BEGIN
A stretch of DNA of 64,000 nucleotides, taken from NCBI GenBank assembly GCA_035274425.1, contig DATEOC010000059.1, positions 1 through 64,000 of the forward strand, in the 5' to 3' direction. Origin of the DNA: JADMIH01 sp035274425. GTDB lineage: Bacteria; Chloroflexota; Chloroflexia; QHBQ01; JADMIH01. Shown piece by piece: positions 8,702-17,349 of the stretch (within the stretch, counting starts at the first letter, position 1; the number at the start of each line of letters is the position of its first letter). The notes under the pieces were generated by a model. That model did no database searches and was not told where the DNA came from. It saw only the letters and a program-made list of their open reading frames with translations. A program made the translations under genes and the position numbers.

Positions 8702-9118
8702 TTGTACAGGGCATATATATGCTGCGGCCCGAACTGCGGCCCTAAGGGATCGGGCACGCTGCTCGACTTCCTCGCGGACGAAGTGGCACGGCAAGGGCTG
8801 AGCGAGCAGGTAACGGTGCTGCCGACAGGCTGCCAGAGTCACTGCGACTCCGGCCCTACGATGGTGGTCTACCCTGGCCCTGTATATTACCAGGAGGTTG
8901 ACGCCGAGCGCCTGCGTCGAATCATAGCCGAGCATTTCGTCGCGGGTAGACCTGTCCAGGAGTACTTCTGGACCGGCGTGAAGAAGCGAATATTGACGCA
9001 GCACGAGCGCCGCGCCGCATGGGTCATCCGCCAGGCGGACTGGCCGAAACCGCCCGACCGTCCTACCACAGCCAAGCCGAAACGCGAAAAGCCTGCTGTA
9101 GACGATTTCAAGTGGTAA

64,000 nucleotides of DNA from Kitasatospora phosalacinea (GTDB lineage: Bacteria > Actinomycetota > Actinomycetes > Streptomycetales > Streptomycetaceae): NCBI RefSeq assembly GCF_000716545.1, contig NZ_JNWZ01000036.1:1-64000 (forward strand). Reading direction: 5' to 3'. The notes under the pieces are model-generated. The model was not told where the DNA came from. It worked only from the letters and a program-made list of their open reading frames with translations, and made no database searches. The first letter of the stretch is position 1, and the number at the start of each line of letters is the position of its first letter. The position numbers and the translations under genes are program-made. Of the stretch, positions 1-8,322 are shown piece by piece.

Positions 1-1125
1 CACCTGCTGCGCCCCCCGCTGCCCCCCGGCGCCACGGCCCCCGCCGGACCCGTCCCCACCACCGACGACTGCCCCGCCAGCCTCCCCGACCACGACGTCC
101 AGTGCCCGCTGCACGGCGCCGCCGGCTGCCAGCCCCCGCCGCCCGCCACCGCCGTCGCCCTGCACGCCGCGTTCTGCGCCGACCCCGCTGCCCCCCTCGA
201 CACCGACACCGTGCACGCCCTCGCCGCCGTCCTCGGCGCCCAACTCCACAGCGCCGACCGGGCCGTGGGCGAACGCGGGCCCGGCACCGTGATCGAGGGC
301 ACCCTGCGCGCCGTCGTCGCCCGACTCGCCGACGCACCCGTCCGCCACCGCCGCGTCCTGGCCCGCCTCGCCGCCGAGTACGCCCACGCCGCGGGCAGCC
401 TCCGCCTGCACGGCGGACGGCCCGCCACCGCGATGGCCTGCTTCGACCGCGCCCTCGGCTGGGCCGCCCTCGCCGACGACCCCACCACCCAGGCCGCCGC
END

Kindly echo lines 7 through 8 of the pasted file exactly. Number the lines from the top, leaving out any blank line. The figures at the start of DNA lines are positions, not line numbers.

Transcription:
9101 GACGATTTCAAGTGGTAA

64,000 nucleotides of DNA from Kitasatospora phosalacinea (GTDB lineage: Bacteria > Actinomycetota > Actinomycetes > Streptomycetales > Streptomycetaceae): NCBI RefSeq assembly GCF_000716545.1, contig NZ_JNWZ01000036.1:1-64000 (forward strand). Reading direction: 5' to 3'. The notes under the pieces are model-generated. The model was not told where the DNA came from. It worked only from the letters and a program-made list of their open reading frames with translations, and made no database searches. The first letter of the stretch is position 1, and the number at the start of each line of letters is the position of its first letter. The position numbers and the translations under genes are program-made. Of the stretch, positions 1-8,322 are shown piece by piece.